Nov 07, 2012
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Apparently some people check Loyalty, Duty and Honor at the door. We have an oath to never leave a fallen comrade, that apparently is until their choice of medicine or relaxation is cannabis.
While my support is mostly for the medical use of marijuana, the results that Colorado has obtained in lowering the crime rate and the use of marijuana by children by bringing the use into the open by regulating it like alcohol can't be denied. There's also the taxpayer dollars saved by having their police concentrate on more important issues, and the money they've collected in taxes.
Industrial hemp is also too big of an economic opportunity for farmers in both the United States and Canada for us to ignore, so if we're going to take the "bacon" off the pig, I guess we need to look at the rest of the hog and also look at some of the other advantages of the plant.
Which brings me to the possible impact we can have if we get marijuana away from the criminal element and make it so dull that there's absolutely so excitement of breaking the law that gives some people their "I'm getting away with something" incentive for using when they're just as likely to do the same with anything else that's illegal.
Because some people just want to break the law, and marijuana has as a big part of it that "I won't listen to anyone" thing, but if we start growing it like corn and soybeans, and veterans take all the rebellion out of it, we'll see it sort of fade away as an issue, and people will just go on with their lives.
Because we're talking about a plant.
I believe we should have the choice. I can choose to go drink alcohol which has the potential to kill me or someone who may cross my path should I drink and drive. I can choose (for severe rheumatoid arthritis) medications with side effects from organ damage to death yet I cannot choose this safe alternative!
I am already on prescription drugs that are narcotic and more dangerous than marijuana. For years the military approved of tobacco and alcohol... which are still legal and still more dangerous than marijuana.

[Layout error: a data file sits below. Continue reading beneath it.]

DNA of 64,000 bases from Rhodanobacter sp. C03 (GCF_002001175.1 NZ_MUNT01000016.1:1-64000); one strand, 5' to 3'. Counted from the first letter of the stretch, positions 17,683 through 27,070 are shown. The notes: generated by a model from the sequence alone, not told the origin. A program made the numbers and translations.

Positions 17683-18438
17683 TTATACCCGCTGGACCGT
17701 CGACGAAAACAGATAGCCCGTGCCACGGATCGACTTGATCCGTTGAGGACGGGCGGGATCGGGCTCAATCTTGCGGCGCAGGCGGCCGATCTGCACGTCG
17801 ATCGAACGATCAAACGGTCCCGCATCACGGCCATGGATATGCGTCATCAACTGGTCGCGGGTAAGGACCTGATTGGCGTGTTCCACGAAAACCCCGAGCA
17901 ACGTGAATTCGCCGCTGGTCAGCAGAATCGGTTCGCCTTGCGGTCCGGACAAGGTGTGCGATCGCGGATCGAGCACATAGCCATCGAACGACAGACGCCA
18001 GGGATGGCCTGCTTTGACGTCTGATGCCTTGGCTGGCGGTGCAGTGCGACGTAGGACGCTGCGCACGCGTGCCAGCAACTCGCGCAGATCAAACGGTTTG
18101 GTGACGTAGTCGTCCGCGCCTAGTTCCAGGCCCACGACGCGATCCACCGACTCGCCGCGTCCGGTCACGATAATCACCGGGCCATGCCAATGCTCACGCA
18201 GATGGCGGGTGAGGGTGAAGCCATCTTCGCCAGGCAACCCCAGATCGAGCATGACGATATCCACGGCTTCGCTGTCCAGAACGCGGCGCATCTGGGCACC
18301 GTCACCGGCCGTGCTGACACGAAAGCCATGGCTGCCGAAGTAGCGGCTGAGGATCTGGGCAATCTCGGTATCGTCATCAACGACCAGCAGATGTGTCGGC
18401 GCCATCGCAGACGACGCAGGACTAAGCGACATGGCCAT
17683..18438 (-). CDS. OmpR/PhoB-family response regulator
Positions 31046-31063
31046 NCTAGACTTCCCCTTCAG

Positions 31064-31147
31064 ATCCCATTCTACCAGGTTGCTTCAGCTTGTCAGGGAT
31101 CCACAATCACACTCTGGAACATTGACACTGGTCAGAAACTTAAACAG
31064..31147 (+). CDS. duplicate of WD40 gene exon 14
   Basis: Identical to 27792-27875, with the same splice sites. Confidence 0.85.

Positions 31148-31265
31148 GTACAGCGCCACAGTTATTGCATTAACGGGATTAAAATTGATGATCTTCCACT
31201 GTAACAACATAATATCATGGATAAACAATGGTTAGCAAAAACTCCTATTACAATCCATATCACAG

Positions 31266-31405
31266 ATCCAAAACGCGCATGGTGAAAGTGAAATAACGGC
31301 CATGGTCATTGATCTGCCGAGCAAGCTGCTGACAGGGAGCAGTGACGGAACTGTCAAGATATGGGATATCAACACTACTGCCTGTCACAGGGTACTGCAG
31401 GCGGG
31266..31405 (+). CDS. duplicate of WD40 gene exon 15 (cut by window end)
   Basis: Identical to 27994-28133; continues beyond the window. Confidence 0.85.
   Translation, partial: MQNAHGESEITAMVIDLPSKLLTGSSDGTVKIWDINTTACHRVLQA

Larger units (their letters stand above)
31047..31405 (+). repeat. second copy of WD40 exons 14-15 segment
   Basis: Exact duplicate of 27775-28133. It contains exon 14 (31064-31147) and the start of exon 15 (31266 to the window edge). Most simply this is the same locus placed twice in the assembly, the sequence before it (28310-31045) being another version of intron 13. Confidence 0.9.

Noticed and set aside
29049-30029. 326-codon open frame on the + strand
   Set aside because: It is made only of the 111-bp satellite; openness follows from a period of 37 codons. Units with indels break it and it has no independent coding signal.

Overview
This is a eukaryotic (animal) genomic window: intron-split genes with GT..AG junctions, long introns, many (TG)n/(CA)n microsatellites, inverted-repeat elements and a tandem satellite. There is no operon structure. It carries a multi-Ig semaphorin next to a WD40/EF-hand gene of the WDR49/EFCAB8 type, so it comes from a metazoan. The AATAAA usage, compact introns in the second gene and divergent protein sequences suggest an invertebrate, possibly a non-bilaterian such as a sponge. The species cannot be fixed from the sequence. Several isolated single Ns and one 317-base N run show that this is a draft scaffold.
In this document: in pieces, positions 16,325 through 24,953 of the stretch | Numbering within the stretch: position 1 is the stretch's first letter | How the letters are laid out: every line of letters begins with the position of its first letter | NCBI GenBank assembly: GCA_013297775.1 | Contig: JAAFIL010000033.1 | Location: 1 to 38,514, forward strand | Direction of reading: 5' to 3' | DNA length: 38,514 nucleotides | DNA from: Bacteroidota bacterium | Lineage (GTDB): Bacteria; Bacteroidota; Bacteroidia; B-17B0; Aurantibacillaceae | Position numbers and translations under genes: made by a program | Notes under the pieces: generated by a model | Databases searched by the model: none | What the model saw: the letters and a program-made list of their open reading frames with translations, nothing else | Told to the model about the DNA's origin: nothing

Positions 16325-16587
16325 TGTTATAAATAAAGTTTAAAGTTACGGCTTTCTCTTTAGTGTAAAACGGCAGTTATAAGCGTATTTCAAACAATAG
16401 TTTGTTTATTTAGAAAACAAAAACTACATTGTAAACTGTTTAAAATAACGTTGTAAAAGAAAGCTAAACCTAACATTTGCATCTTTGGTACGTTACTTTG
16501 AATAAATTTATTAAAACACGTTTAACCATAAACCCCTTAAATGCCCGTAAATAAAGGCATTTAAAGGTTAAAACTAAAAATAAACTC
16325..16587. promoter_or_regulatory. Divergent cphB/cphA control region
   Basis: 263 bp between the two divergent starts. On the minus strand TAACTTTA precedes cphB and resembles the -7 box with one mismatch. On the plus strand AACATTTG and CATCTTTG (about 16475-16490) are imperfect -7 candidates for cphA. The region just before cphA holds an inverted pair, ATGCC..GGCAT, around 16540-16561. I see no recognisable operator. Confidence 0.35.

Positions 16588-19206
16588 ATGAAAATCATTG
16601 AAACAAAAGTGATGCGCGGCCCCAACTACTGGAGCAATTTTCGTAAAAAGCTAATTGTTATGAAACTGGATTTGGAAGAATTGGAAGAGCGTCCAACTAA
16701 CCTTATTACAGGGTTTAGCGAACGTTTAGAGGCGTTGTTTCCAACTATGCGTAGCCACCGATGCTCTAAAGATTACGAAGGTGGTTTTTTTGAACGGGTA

So I really don't understand response/answer 3.
Who in their right mind would answer that? My 95 year old WWII veteran father wouldn't even say that.... But hey - double shot of crown all around folks
The is known for leading the way in helping Veterans. When is the Legion going to publicly support marajuana research?
Let me share with you a story, about me. I am an Iraq and Afghanistan USMC veteran. I did one tour in Iraq and 2 in Afghanistan. I came home to a family that I almost lost due to my problems from my military service. I started drinking, a lot. I went to the VA for help, and I received it, but it was a nightmare. It actually made things worse, with the drugs they kept trying on me. I just couldn’t take it. The different side effects were almost unbearable to my wife and kids. Burst of outrage, violence (usually me going into the garage and throwing stuff around) that led to my family walking on egg shells. My marriage was almost dead as well from me hiding all my emotions. I had PTSD, really bad. I didn’t want to have that label, so I ignored it. I ended up alone one night with a piece, and I’m glad to say that I was too much of a coward to pull the trigger. I loved my family more than life itself, and I didn’t want my problems to hurt them so I thought it was the best thing at the time. THEN, one day my mother came down to stay with us and she is a medical marijuana user. The wife suggested I go ask her for some, which I did, and we probably had the best “connection” we’ve ever had. I opened up. I told her my stories that haunted me and told her I needed help. The stuff actually helped me come out of my shell, in which brought my marriage back together, and my family closer to me. Since then my depression has almost stopped and my anxiety has been almost none. I bond with my wife every night with using it and we are practically “one” now. I used to be against the use of it, but now I am pro-choice. It relaxes me and allows me to break free of my “machine like training” that has acted as a suppression to my emotions. With depression, the first mistake is to hold the emotions inside. I used alcohol to cope, and look where that led me…. An addict. Since that first night using MMJ, I have not had another drop of alcohol. I do not even crave it. I probably nicked it in the butt just in time. MMJ helped with withdrawals, tremendously. I started going back to the VA and they prescribed me Zoloft, and boy does that help as well. It’s almost like I am a new person. Finally, I am a husband and father, and a veteran, which can be there for them.